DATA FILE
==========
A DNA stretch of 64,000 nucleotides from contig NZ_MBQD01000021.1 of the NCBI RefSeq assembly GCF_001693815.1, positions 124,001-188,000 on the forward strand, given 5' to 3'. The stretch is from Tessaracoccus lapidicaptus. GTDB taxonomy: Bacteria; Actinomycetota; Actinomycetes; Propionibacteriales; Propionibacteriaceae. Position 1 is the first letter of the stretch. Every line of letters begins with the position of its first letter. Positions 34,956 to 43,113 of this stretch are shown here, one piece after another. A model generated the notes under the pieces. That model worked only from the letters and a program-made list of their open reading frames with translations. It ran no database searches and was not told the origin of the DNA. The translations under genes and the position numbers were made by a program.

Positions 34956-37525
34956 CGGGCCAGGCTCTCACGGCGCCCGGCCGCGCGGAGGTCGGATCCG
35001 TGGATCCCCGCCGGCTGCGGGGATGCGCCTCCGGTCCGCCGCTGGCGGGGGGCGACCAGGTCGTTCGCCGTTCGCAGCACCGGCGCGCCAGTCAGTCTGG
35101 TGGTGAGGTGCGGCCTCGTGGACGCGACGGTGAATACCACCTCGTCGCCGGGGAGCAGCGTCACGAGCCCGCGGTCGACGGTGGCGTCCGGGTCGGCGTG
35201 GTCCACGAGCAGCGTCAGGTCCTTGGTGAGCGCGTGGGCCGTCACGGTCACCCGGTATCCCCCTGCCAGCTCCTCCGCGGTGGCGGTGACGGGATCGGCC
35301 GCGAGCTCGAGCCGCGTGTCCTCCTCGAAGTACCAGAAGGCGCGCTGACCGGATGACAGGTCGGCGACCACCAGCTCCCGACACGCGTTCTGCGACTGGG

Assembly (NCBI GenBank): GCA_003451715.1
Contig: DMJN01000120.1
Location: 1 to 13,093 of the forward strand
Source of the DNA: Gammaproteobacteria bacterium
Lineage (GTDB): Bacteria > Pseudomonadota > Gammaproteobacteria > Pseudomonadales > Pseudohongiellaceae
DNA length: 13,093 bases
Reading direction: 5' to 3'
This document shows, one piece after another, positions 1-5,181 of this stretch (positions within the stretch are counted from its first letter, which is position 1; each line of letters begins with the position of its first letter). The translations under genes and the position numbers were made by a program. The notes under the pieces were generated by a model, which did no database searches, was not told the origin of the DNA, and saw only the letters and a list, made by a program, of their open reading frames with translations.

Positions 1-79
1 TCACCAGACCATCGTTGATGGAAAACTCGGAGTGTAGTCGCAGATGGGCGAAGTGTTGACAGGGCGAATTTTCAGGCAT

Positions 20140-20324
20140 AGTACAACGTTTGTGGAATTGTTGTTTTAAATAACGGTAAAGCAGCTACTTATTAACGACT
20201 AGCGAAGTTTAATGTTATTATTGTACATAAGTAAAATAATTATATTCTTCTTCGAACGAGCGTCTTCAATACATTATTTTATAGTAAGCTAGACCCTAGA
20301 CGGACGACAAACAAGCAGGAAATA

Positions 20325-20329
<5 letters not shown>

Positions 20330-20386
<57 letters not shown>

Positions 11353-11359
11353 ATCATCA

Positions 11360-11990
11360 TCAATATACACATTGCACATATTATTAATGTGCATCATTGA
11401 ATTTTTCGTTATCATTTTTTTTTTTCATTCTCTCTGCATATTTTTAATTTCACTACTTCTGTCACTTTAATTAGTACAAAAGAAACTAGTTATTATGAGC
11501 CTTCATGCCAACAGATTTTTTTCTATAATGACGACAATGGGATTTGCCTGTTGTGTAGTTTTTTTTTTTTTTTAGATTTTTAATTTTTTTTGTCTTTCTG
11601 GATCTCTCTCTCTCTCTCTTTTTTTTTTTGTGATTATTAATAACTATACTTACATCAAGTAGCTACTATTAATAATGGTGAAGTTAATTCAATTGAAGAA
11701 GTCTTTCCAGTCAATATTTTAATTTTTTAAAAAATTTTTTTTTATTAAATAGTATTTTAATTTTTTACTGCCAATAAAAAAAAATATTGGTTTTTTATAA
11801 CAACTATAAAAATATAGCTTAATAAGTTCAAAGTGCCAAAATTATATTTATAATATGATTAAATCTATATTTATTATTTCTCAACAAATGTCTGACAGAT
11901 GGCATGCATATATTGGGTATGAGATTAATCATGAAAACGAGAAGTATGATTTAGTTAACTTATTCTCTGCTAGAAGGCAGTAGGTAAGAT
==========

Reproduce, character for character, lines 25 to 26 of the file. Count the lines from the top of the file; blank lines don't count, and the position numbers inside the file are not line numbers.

<57 letters not shown>

Positions 11353-11359